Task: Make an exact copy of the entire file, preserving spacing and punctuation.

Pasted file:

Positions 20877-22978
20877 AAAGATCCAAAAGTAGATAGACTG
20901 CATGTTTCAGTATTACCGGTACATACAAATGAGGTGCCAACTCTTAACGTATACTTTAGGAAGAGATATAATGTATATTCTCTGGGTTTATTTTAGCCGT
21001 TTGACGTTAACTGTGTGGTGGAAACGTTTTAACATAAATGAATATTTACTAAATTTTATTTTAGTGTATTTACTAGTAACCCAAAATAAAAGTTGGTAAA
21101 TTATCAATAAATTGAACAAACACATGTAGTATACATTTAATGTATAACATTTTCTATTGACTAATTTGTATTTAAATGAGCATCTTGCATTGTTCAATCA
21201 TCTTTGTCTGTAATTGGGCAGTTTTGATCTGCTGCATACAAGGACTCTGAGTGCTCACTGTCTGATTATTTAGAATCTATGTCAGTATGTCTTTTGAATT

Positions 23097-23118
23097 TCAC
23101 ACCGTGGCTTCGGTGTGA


Positions 20877-22978
20877 AAAGATCCAAAAGTAGATAGACTG
20901 CATGTTTCAGTATTACCGGTACATACAAATGAGGTGCCAACTCTTAACGTATACTTTAGGAAGAGATATAATGTATATTCTCTGGGTTTATTTTAGCCGT
21001 TTGACGTTAACTGTGTGGTGGAAACGTTTTAACATAAATGAATATTTACTAAATTTTATTTTAGTGTATTTACTAGTAACCCAAAATAAAAGTTGGTAAA
21101 TTATCAATAAATTGAACAAACACATGTAGTATACATTTAATGTATAACATTTTCTATTGACTAATTTGTATTTAAATGAGCATCTTGCATTGTTCAATCA
21201 TCTTTGTCTGTAATTGGGCAGTTTTGATCTGCTGCATACAAGGACTCTGAGTGCTCACTGTCTGATTATTTAGAATCTATGTCAGTATGTCTTTTGAATT

Positions 23097-23118
23097 TCAC
23101 ACCGTGGCTTCGGTGTGA